Why Hulu’s Super Bowl ad is as smart as it is funny

February 4, 2009

I’ve been answering press questions about Super Bowl advertising for a decade or more, both as an analyst and as an academic (used to teach advertising management at Syracuse back in the good old 90s when your only way to watch Super Bowl ads was on TV or VCR). It seems that every year I’ve been involved the press stories say the same thing: Ads cost too much and aren’t as good as they used to be. 

Once in a while, an ad comes along that is brilliant. That brilliance is usually measured on the funny-meter, however. Rarely does it mean that a product has been properly promomted.

That’s what makes the “Huluwood” ad from Hulu featuring Alec Baldwin so brilliant. Not only is it funny, but it actually accomplishes a very subtle yet powerful marketing objective. Watch the commercial, have a few laughs, then read on.

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Why is this ad so good? Because it positions Hulu in exactly the right light. Instead of trying to say that Hulu is some kind of new service “unlike anything you’ve ever seen before,” this commercial makes it clear that Hulu is just TV, taken to the max. Which is exactly what people want. They don’t want Gemini Division, they don’t want LonelyGirl15. They want Lost and Family Guy and The Office. And they want it whenever and wherever they want. This is exactly what Hulu gives them and it’s the USP (unique selling proposition, sorry, I’m slipping back into professor mode, I can almost smell the classroom now) the ad delivers.

Personal riff: I absolutely love the new phase in Alec Baldwin’s career that this commercial epitomizes. From the guy who first interpreted Jack Ryan on the big screen in Hunt for Red October to this slightly hefty but immensely comedic persona that 30 Rock unleashed, I think he’s a million times more interesting now than he ever was in his movie star days. I don’t know how big a role Tina Fey had in bringing this out of him, but I assume she had a role because she is, after all, a genius.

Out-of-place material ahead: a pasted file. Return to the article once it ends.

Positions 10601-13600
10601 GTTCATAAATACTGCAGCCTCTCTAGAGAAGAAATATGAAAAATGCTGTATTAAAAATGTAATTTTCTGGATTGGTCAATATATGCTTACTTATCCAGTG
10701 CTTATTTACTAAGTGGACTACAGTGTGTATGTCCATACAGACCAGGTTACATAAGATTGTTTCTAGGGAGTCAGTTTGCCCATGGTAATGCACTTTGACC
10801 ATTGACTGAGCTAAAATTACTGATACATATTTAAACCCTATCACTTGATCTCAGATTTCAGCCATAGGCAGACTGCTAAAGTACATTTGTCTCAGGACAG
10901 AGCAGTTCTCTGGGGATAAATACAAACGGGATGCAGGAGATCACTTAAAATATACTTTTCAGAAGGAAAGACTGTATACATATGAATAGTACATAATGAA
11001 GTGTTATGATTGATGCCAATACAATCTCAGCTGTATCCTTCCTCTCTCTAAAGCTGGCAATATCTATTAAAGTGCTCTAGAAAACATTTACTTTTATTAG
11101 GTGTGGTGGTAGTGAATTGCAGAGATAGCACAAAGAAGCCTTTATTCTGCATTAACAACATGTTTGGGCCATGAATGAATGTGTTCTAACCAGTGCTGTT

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What I’m watching

October 17, 2008

I’m totally predictable. First, some background, I give speeches and talk to clients and the press about TV all the time, and I find it’s helpful to provide examples of what I’m talking about. So I toss in TV shows I’m familiar with.

Which is where my aforementioned problem arises: I’m totally predictable. Gee, tech geek, grew up on Star Trek, what do you think I’m watching? Yep, it’s the obvious.

 

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I was a huge fan of Heroes from season 1, episode 1. However, this season has me concerned. I’ll stick it through to the end, but if we don’t provide some actual character development soon (instead of rushed plot points), I’m going to give up. I’ve learned from the complex J.J. Abrams dramas of the past that once a show starts to spin out of plot control, it doesn’t come back to redeem itself. I watch this one on DVR almost exclusively.

My 2nd favorite show this season is Fringe. Yes, I have fallen for a third J.J. Abrams drama, despite my warning above. This one has yet to really grab me, but I’m giving it a chance. Anna Torv‘s character is practically anonymous, that’s how little background we have on her, while the mad scientist has a deep history already. There are hints about her past; I hope we’ll get to plumb those depths soon. I watch this show entirely online, as it fits in my schedule better that way (don’t have to compete with the kids for the DVR).

Like I said, there’s no mystery about me here. And, yes, I’ll be watching Battlestar Galactica and Lost again in early 2009 when those shows start up again.

But enough about me. What are you watching? Are you following any new shows this season? I know you’re watching something, and based on how many odd looks I get at conferences, it’s not what I’m watching…so chime in.